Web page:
How many of you believe that you are age sensitive?
Why do I talk about ageism and depression in the same article —– because ageism contributes to depression in older adults. To combat ageism at large and age discrimination in the workplace, some myths about older people must be dispelled. 74-year-old Erdman Palmore, professor emeritus at Duke University, has spent a lifetime studying aging and fighting ageism, and he is still at it.
(Becca Levy-Yale School of Public Health in 2009) has also studied the effects of ageism on older individuals and her research has found that those who are presented with negative stereotypes of aging over time experience a decline in memory performance and a heightened cardiovascular response to stress.
So when we categorize a person or stereotype them as demented, senile, old fashioned, rigid, sexless and child-like, we are creating a self-fulfilling prophecy.
When we support negative stereotypes of older adults, we are providing a disservice to our clients and encouraging the continued negative image of older adults.
Ageism is no different than mistreating or judging someone because of the color of their skin, their gender, their sexual orientation or their religion. It is putting a group of people into a category based on a characteristic and we all know every person is unique.
It makes them believe they can’t do what they thought they could because of their age. How many times have you heard an older adult say, “I am too old for that”
And most importantly for this discussion, negative stereotypes contribute to depression!
- Over 79 million or 1 in 4 adults suffer from depression in the United States (319M in US). (NAMI – Nat’l Alliance on Mental Illness)
- Yet, 68% of Americans over 65 know little or nothing about depression.
- 19% of persons over 60 living in the community suffer from depression.
- 25% of nursing home residents have a diagnosis of depression. It is probably a much higher number that are suffering from depression. Some studies on isolated, home-bound older adults or those in nursing homes are as high as 73-90%. (Bruce, M.L., (2002) Major Depression in elderly home health care patients. American Journal of Psychiatry 159:1367-1374.
Many older adults do not seek treatment because of the stigma of mental illness, they don’t know about treatment options or they are not aware that what they have is depression because they have never been asked about how they are feeling emotionally.
Symptoms of depression can include: sadness, tearfulness, irritability, loss of interest in usual activities, inability to concentrate, appetite changes, disrupted sleep or sleeping more than usual, changes in eating habits, frequent headaches, negative self-talk and fatigue to name a few. The key is what is an abnormal feeling for you and should send up a red flag!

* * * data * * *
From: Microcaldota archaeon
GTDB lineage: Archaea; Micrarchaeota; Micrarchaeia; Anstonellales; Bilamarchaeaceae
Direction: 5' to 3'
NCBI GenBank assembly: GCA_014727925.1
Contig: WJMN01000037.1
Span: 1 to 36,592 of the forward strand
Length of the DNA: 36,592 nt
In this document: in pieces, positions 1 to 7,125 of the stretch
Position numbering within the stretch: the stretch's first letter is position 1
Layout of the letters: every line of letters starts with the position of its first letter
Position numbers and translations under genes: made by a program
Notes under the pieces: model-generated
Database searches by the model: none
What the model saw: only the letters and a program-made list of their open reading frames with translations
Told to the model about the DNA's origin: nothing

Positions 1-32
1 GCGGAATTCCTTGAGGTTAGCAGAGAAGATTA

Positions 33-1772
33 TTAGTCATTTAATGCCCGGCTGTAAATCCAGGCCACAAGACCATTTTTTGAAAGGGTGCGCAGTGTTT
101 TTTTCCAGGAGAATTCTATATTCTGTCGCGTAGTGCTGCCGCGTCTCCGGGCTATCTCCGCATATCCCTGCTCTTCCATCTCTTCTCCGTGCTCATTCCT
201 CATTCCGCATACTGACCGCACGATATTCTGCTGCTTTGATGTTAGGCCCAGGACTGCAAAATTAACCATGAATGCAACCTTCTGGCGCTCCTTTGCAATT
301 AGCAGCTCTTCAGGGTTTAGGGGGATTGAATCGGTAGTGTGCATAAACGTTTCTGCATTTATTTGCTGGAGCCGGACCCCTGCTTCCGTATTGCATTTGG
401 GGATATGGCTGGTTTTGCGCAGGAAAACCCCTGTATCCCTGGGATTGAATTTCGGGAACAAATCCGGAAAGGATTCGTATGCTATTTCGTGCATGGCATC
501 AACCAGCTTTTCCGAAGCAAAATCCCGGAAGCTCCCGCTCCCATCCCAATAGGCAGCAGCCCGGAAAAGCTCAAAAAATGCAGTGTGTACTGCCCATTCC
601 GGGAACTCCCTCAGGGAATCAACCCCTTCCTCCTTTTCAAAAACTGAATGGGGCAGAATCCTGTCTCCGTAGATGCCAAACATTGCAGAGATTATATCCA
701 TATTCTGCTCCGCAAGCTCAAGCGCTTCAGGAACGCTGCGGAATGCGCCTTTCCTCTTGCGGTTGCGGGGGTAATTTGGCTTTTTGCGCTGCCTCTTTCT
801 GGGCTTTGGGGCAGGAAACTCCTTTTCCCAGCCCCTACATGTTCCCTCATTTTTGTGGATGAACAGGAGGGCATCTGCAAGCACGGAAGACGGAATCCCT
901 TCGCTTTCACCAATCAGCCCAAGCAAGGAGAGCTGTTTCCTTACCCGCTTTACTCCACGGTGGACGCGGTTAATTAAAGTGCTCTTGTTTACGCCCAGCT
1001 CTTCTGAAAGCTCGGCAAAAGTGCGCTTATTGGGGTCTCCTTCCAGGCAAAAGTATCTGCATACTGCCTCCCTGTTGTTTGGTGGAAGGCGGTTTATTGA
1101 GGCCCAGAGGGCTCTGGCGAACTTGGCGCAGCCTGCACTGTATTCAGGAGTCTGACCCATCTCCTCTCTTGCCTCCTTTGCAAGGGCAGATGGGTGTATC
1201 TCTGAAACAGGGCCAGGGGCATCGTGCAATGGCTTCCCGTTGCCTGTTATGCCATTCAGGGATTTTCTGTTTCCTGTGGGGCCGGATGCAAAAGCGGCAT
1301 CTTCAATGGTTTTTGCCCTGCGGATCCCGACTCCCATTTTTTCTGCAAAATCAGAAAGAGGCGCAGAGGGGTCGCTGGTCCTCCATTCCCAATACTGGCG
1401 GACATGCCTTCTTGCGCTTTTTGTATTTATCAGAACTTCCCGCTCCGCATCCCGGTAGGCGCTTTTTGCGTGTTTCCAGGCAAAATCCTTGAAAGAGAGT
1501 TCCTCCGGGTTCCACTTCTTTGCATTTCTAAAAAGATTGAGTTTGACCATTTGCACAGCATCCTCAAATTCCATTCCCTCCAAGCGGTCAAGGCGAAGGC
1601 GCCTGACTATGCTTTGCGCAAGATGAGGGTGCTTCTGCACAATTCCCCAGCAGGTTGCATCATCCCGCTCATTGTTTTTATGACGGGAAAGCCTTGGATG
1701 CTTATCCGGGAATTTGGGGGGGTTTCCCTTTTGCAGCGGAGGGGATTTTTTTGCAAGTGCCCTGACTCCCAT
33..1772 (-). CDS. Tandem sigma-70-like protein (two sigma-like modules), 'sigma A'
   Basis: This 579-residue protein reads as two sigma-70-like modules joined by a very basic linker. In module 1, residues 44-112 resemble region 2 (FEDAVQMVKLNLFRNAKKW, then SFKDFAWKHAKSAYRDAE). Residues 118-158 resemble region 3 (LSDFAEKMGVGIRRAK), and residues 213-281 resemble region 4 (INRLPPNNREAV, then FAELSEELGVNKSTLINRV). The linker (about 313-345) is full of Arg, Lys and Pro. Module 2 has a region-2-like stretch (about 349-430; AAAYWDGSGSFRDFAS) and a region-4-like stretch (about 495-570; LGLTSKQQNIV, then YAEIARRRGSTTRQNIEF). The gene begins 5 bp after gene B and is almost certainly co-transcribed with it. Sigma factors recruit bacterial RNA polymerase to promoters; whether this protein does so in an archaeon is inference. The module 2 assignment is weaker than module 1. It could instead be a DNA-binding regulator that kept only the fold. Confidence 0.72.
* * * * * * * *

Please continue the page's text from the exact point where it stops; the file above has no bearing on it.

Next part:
5 or more of these symptoms lasting longer than two weeks should be cause for concern.
Possible causes of depression: family history, menopause, chronic illness, medications, alcohol use, personal losses, financial losses, and negative daily news events. Depression can immediately follow a stressful event or it can develop gradually over a period of months.
It is not a sign of being weak, defective or “crazy”.
Treatment comes in many forms, non-traditional treatments that can be considered and can work especially well with older adults when they are apprehensive about traditional treatments. Together the doctor and client or patient should talk about what the person wants to accomplish in treating the depression.
- If healing from the loss of a loved one or spouse, counseling may help put things in perspective. Expectations may be too high, you can’t put 40-50-60 years away in a box after 3 days.
- Emphasize the importance of telling the doctor about all medications they are currently taking (prescription and over the counter as well as herbal supplements),
- a combination of both, counseling and medications, often medication is short-term.
- St John’s Wort, if tried should be time-limited and checked out with your doctor, it can be contraindicated with some medications.
- Balanced meals and specific supplements. It is common for people to use food to affect moods, which produce artificial peaks and valleys (chocolate, sweets, caffeine, and refined sugars). Depressed persons should eat a low-fat diet with lots of fiber and B vitamins
- Exercise is known to counteract depression. The brain produces endorphins (the feel good chemical) that helps combat depression and elevate mood.
- Massage can provide some of the same benefits as exercise and has a nurturing component that can nourish the emotions. Especially with older adults who may not have a partner or family member that touches them. The human body has the need to touch and be touched
- Meditation or yoga can calm the mind and help lift you out of the blues
- Remember: “Happiness is less about getting what we want rather than wanting what we have”
For further information on Ageism and Older Adult Depression, please contact me at Micheline.Sommers@gmail.com or 248-434.8227.